For the first time since the 1950 census, respondents will be asked to declare their citizenship.
Commerce Secretary Wilbur Ross reported the decision Monday, and Democrats and immigrant advocacy and support groups instantaneously launched a vocal rebellion, as reported in the WSJ. Ross claimed that the question would yield citizenship data that would bolster the Voting Rights Act: the DOJ and courts reference this data to protect minority voting rights.
In fact, the citizenship question appears on the annual American Community Survey, which reaches less than 1% of the population, but the DOJ claims the data doesn’t have enough detail. By including it in the census, the question will be ideally answered by every US household. What is more, this question was included on the decennial census from 1820 to 1950.
Meanwhile, the Washington Post reported that the state of California, now followed by over a dozen more states, have filed suit against the Trump administration Monday night under the premise that the question violates the Constitution.
One of the major issues is that many believe the question will deter so many respondents that the accuracy of the census data is greatly at stake. Also, states with very large immigrant populations (California, New York, Illinois, and so on) may lose state and federal representation, electoral college votes, and population-based funding.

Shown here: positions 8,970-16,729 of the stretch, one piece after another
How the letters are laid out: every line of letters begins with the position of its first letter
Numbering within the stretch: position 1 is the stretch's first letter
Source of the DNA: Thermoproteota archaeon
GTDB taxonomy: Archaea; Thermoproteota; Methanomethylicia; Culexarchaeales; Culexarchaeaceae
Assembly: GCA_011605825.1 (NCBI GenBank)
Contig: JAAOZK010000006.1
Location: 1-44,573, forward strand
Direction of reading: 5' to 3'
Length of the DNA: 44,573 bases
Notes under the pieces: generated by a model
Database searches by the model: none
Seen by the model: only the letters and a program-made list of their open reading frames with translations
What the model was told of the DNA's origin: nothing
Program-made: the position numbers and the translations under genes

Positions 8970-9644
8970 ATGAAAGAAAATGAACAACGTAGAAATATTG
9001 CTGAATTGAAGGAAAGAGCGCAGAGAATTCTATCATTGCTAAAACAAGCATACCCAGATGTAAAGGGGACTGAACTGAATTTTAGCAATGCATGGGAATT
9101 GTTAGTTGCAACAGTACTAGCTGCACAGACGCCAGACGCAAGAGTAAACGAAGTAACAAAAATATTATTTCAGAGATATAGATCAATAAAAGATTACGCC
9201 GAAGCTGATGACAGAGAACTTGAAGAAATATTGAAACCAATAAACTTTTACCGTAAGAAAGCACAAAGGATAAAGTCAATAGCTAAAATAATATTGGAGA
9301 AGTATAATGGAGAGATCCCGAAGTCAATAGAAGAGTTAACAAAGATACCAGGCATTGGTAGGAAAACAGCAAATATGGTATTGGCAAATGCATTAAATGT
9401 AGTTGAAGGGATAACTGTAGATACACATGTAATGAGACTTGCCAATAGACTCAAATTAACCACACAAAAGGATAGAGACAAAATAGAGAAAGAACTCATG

Another issue: the deadline for making changes to 2020 Census questions is April 1st. In response to the citizenship question being suggested so near the deadline, Democrats introduced bills in the House and Senate that would require more time and vetting – in essence, pushing the deadline even further back for future counts.
Along with the citizenship question announcement, the NYT reported how Ross was ready to address the inevitable uproar, primarily from Democrats, stating:
- Decades of experience with citizenship questions (on earlier censuses and other surveys) demonstrate that adding it to the 2020 census would not deter respondents.
- Many other democracies, from Australia to the UK, “routinely ask about citizenship in their head counts without any difficulty.”
These are two very important points. Citizenship questions are routine in most countries, and calling the addition of the question “unconstitutional” indicate that the census was “unconstitutional” from 1820 to 1950. With this, it’s difficult not to question the motives of the Democrats in uproar.